26 - Taylor Smart, RH senior college SS (Tennessee). Back to the South. See: Nathan Ward, except with less responsibility for his team and hits righty. Nice little swing, though.
27 - Andy Peterson, RH Senior college 2B (Oregon St).  Okay, where's OBF?  Seems pretty unimpressive from an average, OBP or power perspective as he's gotten worse from a stats perspective every year.  Probly a "gamer."
28 - Dominic Blanco, LH prep C.  Another high school player?  I thought that was illegal on Day Three. 6'3, 215 pounds - he's a big teen. Also plays 3B and pitches but doesn't look especially natural at either.  Good arm tho, especially from 3rd.  His swing is loose and short to the ball, some nice pop - another rotational hitter. Be very surprised if he signs.
29 - Tyler Herb, RH senior college pitcher (Coastal Carolina).  Just a guy. 7K / 4 BB per 9 career, 9 hits. Had some injury issues last year, righted the ship this one.  Coastal Carolina is a good baseball school, though, so he should have a solid base.
30 - James Alfonso, RH senior college C (Hartford). Decent hitter for a C, still not a great eye, lotta HBPs helping his OBP early in his career.  Once again, we're looking for someone to handle the minor league staffs, not really be a major-league player with this kind of selection.
31 - DeAires Moses, LH prep CF.  Not the biggest dude at 5'9, but a leadoff guy who made a big impression as a wood-bat fill-in and we spent a lot of time looking at him. He's signed to play for Tennessee, but would be interesting to get out of there. Nice plate discipline, good actions, lots of speed. And he has a great name.
32 - Jonathan Nyman, LH Juco 2B.  I got nuthin.
33 - Tom Verdi, RH senior SS (Connecticut). We want all the scrappy college SS, apparently. This one can't hit, and getting HBP 28 times a year won't work in the pros if you can't hit.
34 - Andrew Summerville, LH prep pitcher. Andrew is a Real Prospect.  Local kid out of Seattle, so I don't think we're gonna sign him. His head coach is a Mariners scout, so this is just a respect-draft kind of thing before he runs off to Stanford. Throws 4 pitches, preperation freak, threw at the Area Code games against the best high schoolers in the nation.  Love to sign him, but we won't.  Probably can't.
35 - Chris McGrath, LH prep pitcher.  Very similar to Summerville.  He's a Duke commit and one of the better pitchers in Georgia, so unless we find a huge stash of money someplace he's not coming to us.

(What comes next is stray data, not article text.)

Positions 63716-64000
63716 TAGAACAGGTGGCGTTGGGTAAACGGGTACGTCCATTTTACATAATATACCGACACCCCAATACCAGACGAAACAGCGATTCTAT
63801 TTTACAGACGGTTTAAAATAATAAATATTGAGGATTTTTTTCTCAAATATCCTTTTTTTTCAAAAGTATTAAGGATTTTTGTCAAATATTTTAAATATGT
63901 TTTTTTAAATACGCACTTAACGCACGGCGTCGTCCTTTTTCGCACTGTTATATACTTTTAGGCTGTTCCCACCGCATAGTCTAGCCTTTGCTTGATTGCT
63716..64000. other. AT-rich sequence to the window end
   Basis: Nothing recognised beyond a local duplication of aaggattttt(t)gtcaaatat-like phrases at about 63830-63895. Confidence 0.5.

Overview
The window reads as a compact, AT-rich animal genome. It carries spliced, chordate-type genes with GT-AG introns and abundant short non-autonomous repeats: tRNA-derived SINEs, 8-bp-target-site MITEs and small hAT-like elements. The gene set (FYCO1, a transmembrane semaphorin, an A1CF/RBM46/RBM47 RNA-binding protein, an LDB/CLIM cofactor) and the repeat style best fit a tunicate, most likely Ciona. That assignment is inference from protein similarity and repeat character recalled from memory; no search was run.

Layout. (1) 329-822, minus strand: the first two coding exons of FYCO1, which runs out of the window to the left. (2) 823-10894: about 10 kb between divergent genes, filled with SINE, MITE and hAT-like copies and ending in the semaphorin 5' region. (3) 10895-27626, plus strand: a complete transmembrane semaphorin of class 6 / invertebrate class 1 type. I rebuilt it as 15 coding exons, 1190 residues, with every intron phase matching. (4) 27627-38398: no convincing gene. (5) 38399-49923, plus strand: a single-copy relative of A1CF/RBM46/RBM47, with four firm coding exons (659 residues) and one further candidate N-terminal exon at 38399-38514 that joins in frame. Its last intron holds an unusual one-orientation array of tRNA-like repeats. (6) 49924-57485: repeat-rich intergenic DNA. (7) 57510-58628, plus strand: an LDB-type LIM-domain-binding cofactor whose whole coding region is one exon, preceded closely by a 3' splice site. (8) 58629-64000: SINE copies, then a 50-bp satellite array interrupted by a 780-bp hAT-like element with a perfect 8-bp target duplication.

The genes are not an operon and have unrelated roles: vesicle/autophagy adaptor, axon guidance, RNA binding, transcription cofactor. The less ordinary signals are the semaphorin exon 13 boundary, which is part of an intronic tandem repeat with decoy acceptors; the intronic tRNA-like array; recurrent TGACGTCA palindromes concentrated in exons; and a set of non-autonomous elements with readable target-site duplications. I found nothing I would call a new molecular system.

36 - Spencer Hermann, LH college pitcher (Fisher College).  He was a decent bullpenner last year at North Florida, but I can't find stats on him this year at Fisher.  No idea what's up with him.
37 - Sam Lindquist, RH college pitcher (Stanford). Very truncated year this year (looks like an injury) but was getting 11th round interest last year as a bullpen arm.  From Mercer Island, so we know him locally. Somebody's throwing him a pick.
38 - Taylor Zeutenhorst, LH senior college OF (Iowa). Basically useless til this year, when his batting eye climbed all the way up to .5 (still bad for college) and he hit a few HR for the first time in his career. 
39 - Kavin Keyes, SH senior college 3B (Oregon St). Another no-power, low-walk small infielder.  How many of these dudes do we need, exactly?
40 - Scott Manea, RH prep C.  NC State commit, another Area Codes and East Coast Pro guy, and since he's on scholarship there we're not signing him either.


Glad you enjoyed the read.  
I agree with you, the Ms are absolutely looking for RH power in a way that can be controlled.  If we can't trade for or sign RH bats, then we'd better draft em - and the drafts have fallen in such a way the last couple years that we could.  It's not like we're reaching on it, either - Peterson was appropriate (and I called that one), Wilson fell in the draft and was very much worth the risk where we took him, Jackson might have gone #2 so unlike with Buxton a very talented high schooler DID fall to us, and Morgan fell over the course of the season but wound up about where people thought he'd be.
I'm glad to have hitters with a HR potential of more than 15 in the system again.  It's a good feeling.  There's risk involved, obviously, but no more than in drafting arms or going for 4-tool players at defensive positions.  If RH power is a scarce commodity then it's a commodity you'd like to add when available, and we did.
As for Z being in trouble... Until we sell the team or unless they go on another 18-game losing jag, I'm not feeling it.  If either Paxton or Walker can make it up here in the next month to help our starting staff win more games, he should be fine.  They might even let him make a trade for a bat at the deadline, who knows?
The Mariners might get a little crazy.  Fingers crossed, I guess.


And he's pitching quite effectively for Tacoma, sporting an ERA under 3.00 in the offensive minded PCL as a starter. Just a reminder that there are hidden gems in there. Just gotta find them, and shine them up.